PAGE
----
A sampler of ribs, brisket, and sliced hot links with coleslaw and macaroni
  • A sampler of ribs, brisket, and sliced hot links with coleslaw and macaroni
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There’s music and art all around me as I dig in to a pile of BBQ meats. Old soul and R&B album covers hang, framed on the walls, packed in alongside stylized paintings depicting scenes and icons of African-American heritage, including portraits of Ray Charles, Dizzy Gillespie, and other musical greats. My favorite Earth, Wind, and Fire track comes next on the mix of tunes forever jamming on a set of speakers set up in the corner of the homey dining room, just in time for my first bite of rib. As moments go, it’s one I’ll remember like the 21st night of September. It’s darn near perfect.

Bowlegged Bar B Que

4255 Market Street, Chollas View

Not that it looks that way from the outside. Bowlegged BBQ resides in a squat and shabbily stuccoed, 70-year-old building in Mount Hope that previously housed a 99 Cent store. The only thing about the storefront that beckons is the large barrel smoker placed out on its front corner. Fortunately, that was enough to get me inside, where I could soak in the cheery vibe.

A quarter chicken with collard greens and macaroni

A quarter chicken with collard greens and macaroni

And dig in to those ribs. Except I couldn’t decide on just ribs, so I ordered a sampler platter so I could try the hot links and brisket. The trio plus two sides amount to the best 24 bucks I’ve spent all week. And don’t get me started about the mac and cheese. Because when I come right back a couple days later, I pretend as if I’m there to try the quarter chicken (leg and thigh with two sides for $10), but I’m really there to get more of that cheesy mac, alongside anything smothered in the house-made BBQ sauce.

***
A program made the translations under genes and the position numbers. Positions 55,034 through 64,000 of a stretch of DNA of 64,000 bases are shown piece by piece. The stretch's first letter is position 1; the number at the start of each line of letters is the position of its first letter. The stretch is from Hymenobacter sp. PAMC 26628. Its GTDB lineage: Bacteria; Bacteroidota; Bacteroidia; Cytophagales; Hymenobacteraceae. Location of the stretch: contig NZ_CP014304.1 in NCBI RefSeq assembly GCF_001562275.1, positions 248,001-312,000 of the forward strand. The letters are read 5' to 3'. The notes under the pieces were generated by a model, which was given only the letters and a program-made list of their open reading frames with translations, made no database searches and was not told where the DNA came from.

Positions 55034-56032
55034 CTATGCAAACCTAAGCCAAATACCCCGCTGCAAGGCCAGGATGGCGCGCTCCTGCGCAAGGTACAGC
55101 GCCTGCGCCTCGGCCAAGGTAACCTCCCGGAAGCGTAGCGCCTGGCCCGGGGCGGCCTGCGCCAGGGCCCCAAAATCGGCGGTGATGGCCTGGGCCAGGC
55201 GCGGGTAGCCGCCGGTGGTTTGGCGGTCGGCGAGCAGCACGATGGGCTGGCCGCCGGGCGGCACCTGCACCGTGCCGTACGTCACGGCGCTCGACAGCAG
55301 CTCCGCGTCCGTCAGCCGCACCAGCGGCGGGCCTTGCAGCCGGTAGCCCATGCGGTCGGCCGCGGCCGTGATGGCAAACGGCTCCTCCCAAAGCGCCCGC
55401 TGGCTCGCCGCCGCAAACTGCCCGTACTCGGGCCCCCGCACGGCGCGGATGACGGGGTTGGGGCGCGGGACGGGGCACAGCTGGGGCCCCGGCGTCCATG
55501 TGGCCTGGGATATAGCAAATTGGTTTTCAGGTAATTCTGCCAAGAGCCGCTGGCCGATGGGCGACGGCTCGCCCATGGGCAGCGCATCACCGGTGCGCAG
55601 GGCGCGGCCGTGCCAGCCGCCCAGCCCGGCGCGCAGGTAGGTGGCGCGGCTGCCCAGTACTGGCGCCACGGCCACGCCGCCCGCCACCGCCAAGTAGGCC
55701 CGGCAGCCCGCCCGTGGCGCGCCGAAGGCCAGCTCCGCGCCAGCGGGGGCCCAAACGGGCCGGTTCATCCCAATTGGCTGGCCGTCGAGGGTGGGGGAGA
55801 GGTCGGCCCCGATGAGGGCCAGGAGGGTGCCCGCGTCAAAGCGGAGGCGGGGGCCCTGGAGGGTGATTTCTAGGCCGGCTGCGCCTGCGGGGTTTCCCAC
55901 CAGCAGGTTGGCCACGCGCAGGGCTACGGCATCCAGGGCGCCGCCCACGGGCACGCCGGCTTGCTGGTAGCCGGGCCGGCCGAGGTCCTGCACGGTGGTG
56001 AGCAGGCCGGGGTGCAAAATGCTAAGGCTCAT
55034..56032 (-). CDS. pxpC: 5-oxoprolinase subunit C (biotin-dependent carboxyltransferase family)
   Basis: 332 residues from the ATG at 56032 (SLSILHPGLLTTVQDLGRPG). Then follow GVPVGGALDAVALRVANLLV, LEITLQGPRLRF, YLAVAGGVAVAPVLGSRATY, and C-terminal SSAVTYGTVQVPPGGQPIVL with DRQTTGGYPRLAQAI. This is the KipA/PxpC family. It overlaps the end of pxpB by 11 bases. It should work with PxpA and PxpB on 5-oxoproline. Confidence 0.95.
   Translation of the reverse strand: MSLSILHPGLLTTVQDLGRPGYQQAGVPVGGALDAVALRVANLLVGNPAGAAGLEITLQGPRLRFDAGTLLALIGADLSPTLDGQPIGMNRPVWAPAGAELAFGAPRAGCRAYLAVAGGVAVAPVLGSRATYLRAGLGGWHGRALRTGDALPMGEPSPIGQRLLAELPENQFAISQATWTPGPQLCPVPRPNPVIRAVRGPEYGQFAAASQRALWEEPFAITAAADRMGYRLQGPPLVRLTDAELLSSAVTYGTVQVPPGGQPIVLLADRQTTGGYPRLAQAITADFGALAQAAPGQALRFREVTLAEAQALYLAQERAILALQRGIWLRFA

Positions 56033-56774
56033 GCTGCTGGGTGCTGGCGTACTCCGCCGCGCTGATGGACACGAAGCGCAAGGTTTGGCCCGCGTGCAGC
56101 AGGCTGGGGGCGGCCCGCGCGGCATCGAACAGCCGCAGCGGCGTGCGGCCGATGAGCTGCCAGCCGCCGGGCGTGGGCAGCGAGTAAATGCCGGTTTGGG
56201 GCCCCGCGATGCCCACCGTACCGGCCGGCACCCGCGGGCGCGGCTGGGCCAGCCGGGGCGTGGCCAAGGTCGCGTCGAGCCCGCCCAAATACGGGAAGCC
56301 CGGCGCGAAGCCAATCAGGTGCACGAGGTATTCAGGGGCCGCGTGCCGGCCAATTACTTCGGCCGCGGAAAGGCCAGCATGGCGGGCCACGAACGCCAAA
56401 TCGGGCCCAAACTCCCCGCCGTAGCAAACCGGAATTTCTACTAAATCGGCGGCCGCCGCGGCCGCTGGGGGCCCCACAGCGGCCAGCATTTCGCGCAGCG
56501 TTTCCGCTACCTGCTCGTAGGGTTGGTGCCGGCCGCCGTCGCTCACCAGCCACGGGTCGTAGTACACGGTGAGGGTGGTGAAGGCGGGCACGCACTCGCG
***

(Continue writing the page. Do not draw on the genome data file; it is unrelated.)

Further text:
Texas BBQ has become potent cultural phenomenon: the term itself is almost clickbaity these days. It inspires fanatical devotion among finger-licking fiends outside of Texas, and long lines about anywhere it’s done right. The long lines haven’t found Bowlegged yet, at least not when I sneak in on a succession of weekday afternoons. But then it’s only been open ten months. Already there’s a steady stream of regulars flowing in and out for their meat, smoked slow and low. They might take it out to the back patio to enjoy in the light of day, or stay inside one of the colorful dining rooms to chat with the family running the place, four siblings who bring their Texas roots and family recipes to life in this old building on Market Street.

Patrons engage with the owners in one of the art- and music-infused dining rooms at Bowlegged BBQ.

Patrons engage with the owners in one of the art- and music-infused dining rooms at Bowlegged BBQ.

“You forgot my cornbread!” says a regular when the woman running the counter reminds me not to forget mine. That’s an oversight that won’t be repeated. The cornbread has the texture of cake, and it’s rich enough not to need frosting. I don’t even think to ask for butter, which is normally my favorite part of cornbread. Like everything here — collard greens, dirty rice, black eyed peas — most of my thoughts while eating it boil down to, I need to eat more of this.

People will want to know where Bowlegged rates in the pantheon of San Diego’s best BBQ joints, and I could easily bluff up some kind of numeric answer. But I like to think we’ve moved beyond rankings that all the Phil’s BBQ fanboys will shout down. What we’re dealing with here is a BBQ restaurant that’s more than the sum of its parts.

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